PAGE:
Youkilis delivers for Sox
He ties it in 9th, wins it in 11th
If you are looking for a reason to still believe in the battered and bruised Red Sox, last night’s game at Fenway Park would be a good place to start.
On the verge of their third straight loss, the Red Sox scored a run in the ninth inning against new Texas Rangers ace Cliff Lee. Given new life by their unexpected rally, the Sox emerged with a 3-2 victory in 11 innings.
The hero on both occasions was Kevin Youkilis, who had a double in the ninth inning that tied it and then a sacrifice fly in the 11th. On what was another scorching night at Fenway, the Red Sox somehow still had the energy to pile on Youkilis after his fly ball to center field.
“He’s a bad man,’’ teammate David Ortiz said after the Red Sox won for the first time this year when trailing after eight innings.
The depleted Red Sox used small ball and good base running to manufacture the victory.
Marco Scutaro drew a walk to lead off the 11th against reliever Alexi Ogando. Darnell McDonald pushed a bunt to the first base side of the mound. Ogando, a rookie, tried to make a play at second but the throw caromed into left field.
Scutaro got up and advanced to third, with McDonald alertly taking second. Rangers manager Ron Washington ordered Ortiz intentionally walked then called in Darren O’Day to face Youkilis.
Youkilis went after a 2-and-1 fastball and hit it deep enough to center to score Scutaro.
“You have to stick to what you do and try and not do too much,’’ Youkilis said. “I just tried to get a good pitch to hit and I was fortunate to get one.’’
It was only the third victory in 10 extra-inning games for the Red Sox.
“Youkilis is just something else. This guy constantly rises to occasions,’’ Washington said.
Manny Delcarmen (3-2) pitched an inning for the win. Daniel Bard and Jonathan Papelbon had combined for three scoreless innings after John Lackey allowed two runs in seven strong innings.
“It doesn’t always happen but these type of wins have the ability to jump-start a team,’’ Bard said. “After two losses, coming back with a win like that is pretty important.’’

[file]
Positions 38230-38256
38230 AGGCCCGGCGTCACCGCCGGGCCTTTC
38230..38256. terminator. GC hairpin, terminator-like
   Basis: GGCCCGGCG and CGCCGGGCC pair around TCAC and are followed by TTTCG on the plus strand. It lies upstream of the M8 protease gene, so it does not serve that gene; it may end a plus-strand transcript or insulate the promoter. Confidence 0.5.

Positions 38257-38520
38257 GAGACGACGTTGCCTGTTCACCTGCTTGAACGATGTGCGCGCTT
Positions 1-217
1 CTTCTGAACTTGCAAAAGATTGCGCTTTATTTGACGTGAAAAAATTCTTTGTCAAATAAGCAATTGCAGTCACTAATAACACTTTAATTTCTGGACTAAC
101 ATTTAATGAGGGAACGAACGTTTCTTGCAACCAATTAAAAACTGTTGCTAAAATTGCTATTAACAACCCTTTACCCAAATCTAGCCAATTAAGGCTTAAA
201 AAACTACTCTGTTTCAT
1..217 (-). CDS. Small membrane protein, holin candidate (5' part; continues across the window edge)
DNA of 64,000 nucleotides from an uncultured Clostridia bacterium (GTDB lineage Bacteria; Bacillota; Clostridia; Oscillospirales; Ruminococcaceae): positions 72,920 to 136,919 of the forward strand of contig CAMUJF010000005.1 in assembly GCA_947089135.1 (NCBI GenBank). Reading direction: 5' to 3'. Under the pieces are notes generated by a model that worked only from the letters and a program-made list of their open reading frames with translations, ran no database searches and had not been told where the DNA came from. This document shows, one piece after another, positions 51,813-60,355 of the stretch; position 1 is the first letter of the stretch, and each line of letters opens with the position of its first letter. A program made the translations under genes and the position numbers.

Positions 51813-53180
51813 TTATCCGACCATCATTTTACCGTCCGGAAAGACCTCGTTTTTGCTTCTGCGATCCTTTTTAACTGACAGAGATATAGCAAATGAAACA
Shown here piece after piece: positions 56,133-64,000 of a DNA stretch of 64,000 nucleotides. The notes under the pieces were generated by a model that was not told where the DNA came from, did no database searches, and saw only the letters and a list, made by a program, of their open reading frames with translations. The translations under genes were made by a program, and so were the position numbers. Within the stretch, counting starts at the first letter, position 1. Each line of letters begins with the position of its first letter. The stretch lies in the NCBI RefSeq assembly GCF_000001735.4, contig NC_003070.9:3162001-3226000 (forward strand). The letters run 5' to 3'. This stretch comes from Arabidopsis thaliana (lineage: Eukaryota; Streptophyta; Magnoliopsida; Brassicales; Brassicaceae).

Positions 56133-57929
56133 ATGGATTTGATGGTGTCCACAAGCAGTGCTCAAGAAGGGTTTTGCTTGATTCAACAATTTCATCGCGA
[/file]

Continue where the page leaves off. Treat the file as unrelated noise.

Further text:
Mike Cameron nearly won the game in the 10th when he drove a pitch from Ogando deep to right. But Nelson Cruz reached over the short wall to pull the ball back.
“Thought I had it,’’ Cameron said. “But the big thing is we came back. We really needed that one.’’
Lee went into the ninth having retired 22 of the prior 23 batters, dominating the Red Sox after allowing a run in the first inning. He needed to throw only 11 pitches to get through the seventh and eighth innings.
Scutaro started the ninth with a single to center. McDonald’s bunt moved him to second. Ortiz ran the count full and fouled off two pitches before grounding to second.
With Scutaro on third, Youkilis doubled to left to tie the score at 2.
“It is great to have guys play small ball. You don’t have to hit home runs to win ball games,’’ Youkilis said. “That is one of the things I said in the dugout, we don’t need a home run, just base runners and get hits and good things will happen, and they did.’’
Before the inning started, Francona told bench coach DeMarlo Hale and pitching coach John Farrell that the Sox would be OK if they could get Youkilis to the plate.
“That’s probably wishful thinking given how good Lee is,’’ Francona said. “Guess that shows the amount of confidence we have in Youk.’’
In his second start for Texas, Lee allowed six hits and struck out six. He retired the side in order six times.
“That’s about as well-pitched a game as you’re ever going to see,’’ Francona said. “He never walks anybody and you can’t steal. He throws strike after strike after strike, it has movement, and it’s never in the middle of the plate.’’
Lee actually looked vulnerable in the first inning. McDonald doubled off the wall in left field with one out and scored when Ortiz found a hole in the defensive shift and dropped a single into right-center.
Youkilis followed with a single to left. The Sox had a chance to inflict more damage but Adrian Beltre bounced into a double play to end the inning.
Lackey was working on a three-hit shutout before the Rangers scored twice with two outs in the sixth.
Ian Kinsler started it with a single. Vladimir Guerrero then walked on five pitches, prompting a visit to the mound by Farrell.
His advice did not help. Lackey threw three straight cut fastballs to Josh Hamilton, the third of which was lined into left for an RBI single. Cruz then broke his bat on a fastball, but was able to push it into center field for a single to score Guerrero with the go-ahead run.
Lackey left having allowed two runs and seven hits over seven innings, with two walks and three strikeouts. He threw 70 of his 115 pitches for strikes.
“We’ve got a lot of things going against us right now. We keep grinding. We keep battling,’’ Lackey said. “We’ve got a lot of pros in that room that are going to be here for the long haul.’’
Lackey came back to the bench to watch the final inning.
“I was ready to jump around a little bit,’’ he said.